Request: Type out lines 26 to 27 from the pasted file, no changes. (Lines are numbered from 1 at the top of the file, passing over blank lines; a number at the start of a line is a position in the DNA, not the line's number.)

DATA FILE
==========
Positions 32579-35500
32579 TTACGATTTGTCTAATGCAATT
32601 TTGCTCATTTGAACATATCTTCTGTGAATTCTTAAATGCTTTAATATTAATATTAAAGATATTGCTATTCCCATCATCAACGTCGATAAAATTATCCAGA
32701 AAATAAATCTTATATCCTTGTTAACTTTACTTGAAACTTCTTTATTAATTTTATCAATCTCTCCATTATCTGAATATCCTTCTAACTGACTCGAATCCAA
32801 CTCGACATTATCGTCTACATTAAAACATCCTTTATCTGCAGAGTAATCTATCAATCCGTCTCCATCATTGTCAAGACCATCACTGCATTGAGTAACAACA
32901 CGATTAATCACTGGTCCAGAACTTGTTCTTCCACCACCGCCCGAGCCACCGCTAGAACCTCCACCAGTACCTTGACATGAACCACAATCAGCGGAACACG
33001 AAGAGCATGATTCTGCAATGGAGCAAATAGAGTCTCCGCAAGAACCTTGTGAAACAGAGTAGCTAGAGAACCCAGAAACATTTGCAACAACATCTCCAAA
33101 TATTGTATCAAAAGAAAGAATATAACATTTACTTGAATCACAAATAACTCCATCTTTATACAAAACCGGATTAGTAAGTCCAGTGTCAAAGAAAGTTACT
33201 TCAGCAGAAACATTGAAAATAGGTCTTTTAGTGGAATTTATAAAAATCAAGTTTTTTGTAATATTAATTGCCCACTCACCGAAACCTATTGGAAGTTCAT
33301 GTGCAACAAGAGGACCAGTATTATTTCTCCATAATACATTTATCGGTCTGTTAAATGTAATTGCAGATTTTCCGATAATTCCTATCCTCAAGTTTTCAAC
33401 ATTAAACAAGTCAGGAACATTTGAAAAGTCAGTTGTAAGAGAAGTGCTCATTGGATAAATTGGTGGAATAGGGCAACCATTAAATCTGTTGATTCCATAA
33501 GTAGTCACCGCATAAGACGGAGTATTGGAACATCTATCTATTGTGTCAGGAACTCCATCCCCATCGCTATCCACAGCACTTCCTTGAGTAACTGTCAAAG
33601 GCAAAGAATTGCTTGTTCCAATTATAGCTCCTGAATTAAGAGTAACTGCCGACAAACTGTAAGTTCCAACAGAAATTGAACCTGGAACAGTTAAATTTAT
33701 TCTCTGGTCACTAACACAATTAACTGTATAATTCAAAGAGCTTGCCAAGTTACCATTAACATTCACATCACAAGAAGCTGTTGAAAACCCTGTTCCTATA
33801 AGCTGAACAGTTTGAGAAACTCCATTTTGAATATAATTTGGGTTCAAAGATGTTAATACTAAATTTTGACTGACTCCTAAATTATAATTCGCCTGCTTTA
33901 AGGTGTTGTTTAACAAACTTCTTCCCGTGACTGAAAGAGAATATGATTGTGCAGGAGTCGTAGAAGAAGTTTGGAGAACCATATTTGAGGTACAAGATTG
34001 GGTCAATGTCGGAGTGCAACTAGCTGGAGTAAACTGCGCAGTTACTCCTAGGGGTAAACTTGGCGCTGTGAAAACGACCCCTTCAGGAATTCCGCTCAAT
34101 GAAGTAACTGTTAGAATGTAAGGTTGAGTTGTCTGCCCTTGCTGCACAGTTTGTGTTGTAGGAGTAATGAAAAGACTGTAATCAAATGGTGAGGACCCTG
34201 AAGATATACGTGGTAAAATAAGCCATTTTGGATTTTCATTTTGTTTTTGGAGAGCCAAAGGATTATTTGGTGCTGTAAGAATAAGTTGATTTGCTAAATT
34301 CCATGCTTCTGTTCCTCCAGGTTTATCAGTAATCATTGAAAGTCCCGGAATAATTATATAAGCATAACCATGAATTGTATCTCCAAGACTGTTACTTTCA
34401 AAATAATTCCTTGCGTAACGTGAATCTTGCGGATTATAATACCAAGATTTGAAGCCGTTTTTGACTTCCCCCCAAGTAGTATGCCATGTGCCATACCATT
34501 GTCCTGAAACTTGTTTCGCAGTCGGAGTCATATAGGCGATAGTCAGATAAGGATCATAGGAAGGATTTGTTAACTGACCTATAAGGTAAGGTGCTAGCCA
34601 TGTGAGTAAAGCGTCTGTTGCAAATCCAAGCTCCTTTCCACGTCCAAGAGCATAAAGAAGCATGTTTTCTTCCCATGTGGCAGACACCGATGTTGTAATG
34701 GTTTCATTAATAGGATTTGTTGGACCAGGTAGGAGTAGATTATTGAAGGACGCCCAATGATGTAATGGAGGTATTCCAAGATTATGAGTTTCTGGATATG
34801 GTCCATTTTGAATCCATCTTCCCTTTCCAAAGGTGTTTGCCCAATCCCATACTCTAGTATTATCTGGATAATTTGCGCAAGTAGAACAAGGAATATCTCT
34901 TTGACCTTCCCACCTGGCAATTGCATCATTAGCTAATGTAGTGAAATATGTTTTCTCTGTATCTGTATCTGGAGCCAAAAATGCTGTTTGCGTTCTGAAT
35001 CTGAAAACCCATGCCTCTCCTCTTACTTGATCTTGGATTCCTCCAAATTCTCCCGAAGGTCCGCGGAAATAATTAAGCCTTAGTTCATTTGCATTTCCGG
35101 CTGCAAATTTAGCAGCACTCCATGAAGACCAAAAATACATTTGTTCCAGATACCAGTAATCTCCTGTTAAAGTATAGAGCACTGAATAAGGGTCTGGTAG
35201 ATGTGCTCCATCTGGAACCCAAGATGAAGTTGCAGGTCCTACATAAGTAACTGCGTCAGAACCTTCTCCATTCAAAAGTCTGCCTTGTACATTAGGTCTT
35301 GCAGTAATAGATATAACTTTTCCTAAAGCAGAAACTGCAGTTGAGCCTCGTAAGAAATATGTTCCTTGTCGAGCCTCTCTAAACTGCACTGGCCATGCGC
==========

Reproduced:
34901 TTGACCTTCCCACCTGGCAATTGCATCATTAGCTAATGTAGTGAAATATGTTTTCTCTGTATCTGTATCTGGAGCCAAAAATGCTGTTTGCGTTCTGAAT
35001 CTGAAAACCCATGCCTCTCCTCTTACTTGATCTTGGATTCCTCCAAATTCTCCCGAAGGTCCGCGGAAATAATTAAGCCTTAGTTCATTTGCATTTCCGG